The mercury originated in the 1960s from a chemical and pulp mill in Dryden, Ont., owned by Reed Paper Co. From there it got into the English-Wabigoon River System and then into the fish. For the two First Nations, the fish were the main food source and the commercial fishery and related tourism businesses were their main livelihood.
The mercury problem was identified in 1969, and in 1970 the government order Reed Paper to stop releasing mercury into the water system and closed the local fishery.
Since then, people have received mixed messages about whether the fish is safe to eat, but many still do.
Four decades later, the effects of that mercury – an estimated 9,000 kg – are still present. (The airborne release of mercury by the mill continued until 1975.) Although lower, the mercury levels in fish continue to be above safe levels and people downstream from Dryden continue to have the symptoms of Minamata disease — even people born long after the mercury dumping had ended.
In 2010 a team from Japan examined 160 adults from Grassy Narrows and Wabaseemoong, as White Dog is now named. They found that '33.7 per cent [54 people] of the target group would be diagnosed as Minamata Disease patients' and that 'a total of 58.7 per cent [94 people] was affected by mercury.' (Harada Report) Symptoms observed in at least one third of the people in the target group include: sensory disturbances on the limbs, difficulty walking a straight line, difficulty seeing, visual disturbances, hearing impairment, headaches, insomnia, exhaustion, fatigue and numbness in the limbs.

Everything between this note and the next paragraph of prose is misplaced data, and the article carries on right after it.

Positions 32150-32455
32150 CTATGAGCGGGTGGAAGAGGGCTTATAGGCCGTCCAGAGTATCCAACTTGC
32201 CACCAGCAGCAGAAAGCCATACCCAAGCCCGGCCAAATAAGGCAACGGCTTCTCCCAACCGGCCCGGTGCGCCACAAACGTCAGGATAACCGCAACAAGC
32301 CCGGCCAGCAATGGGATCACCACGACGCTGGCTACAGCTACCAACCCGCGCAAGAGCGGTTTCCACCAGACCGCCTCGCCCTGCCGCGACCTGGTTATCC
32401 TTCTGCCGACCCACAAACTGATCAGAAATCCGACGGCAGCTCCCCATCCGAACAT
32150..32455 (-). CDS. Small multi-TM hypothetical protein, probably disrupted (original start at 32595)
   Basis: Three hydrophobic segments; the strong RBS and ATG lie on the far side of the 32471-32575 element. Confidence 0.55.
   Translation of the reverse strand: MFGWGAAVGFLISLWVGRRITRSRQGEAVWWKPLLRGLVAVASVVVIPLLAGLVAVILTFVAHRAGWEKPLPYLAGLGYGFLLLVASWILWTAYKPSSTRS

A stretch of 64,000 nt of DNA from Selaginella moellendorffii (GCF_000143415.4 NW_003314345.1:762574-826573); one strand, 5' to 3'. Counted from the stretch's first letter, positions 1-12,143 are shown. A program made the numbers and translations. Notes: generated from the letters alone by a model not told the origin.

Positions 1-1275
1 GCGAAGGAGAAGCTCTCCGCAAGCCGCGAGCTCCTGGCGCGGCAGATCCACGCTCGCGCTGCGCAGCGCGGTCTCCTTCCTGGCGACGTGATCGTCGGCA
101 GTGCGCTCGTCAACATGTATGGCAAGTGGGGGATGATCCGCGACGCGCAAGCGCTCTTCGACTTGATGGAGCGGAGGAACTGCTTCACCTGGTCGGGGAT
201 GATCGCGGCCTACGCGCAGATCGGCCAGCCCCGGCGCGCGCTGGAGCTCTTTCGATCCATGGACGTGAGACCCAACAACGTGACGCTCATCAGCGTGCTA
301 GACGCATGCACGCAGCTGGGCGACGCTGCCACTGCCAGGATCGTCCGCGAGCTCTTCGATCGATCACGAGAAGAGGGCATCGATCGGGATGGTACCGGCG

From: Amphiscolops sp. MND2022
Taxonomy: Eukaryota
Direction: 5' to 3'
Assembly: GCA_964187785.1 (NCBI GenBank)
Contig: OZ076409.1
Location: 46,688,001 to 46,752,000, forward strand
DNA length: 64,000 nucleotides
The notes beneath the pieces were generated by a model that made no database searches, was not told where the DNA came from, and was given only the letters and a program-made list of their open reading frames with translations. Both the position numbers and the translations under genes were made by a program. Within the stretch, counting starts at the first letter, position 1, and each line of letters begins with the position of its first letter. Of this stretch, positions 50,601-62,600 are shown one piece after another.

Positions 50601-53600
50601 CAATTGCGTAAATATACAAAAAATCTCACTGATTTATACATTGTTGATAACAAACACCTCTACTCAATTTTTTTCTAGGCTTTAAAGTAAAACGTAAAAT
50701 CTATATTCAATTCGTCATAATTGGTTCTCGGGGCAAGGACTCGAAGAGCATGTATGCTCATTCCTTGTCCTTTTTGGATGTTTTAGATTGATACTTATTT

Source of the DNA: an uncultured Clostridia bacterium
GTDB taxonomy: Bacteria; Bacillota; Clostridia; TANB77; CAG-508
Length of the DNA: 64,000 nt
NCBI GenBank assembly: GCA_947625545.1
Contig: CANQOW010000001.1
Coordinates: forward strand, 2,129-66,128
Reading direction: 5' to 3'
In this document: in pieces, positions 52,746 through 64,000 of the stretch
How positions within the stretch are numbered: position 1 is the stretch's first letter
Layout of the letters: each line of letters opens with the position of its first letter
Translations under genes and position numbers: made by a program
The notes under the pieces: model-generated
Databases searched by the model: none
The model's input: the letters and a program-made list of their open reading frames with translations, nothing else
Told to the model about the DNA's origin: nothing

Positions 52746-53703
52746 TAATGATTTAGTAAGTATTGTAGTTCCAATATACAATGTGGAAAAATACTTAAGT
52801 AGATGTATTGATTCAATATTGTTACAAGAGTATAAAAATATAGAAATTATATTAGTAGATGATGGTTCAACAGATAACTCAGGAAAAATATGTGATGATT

A compensation agreement was reached with the federal and Ontario governments in 1985, which had long been in denial about the effects of the dumped mercury on human health. It provided for a Mercury Disability Board to dispense payments from a fund to which the governments, as well as Reed Paper and Great Lakes Forest Products Ltd., which took over the mill from Reed, made a one-time only contribution. The compensation is based on a point system for the severity of symptoms. However, the three-decade-old agreement had no provision to adjust the payments for inflation and the Harada report found that for Grassy Narrows and Wabaseemoong combined, only one quarter 'of those whom we diagnosed or deemed suspicious of Minamata Disease were officially approved' for compensation. One of the keys authors of the report explained that the mercury poisoning victims in Japan received $800,000 US as compensation in 1973 and continue to receive $2,000 to $8,000 per month, also based on the severity of symptoms. In Canada, the board designates payments from $250 to $800 per month.
Grassy Narrows continues to fight deforestation on their land that threatens their remaining food source - their hunting habitat. The community continues to organize events, marches and maintain the blockade to bring attention to their environmental struggles and their efforts to protect their land, water and forests.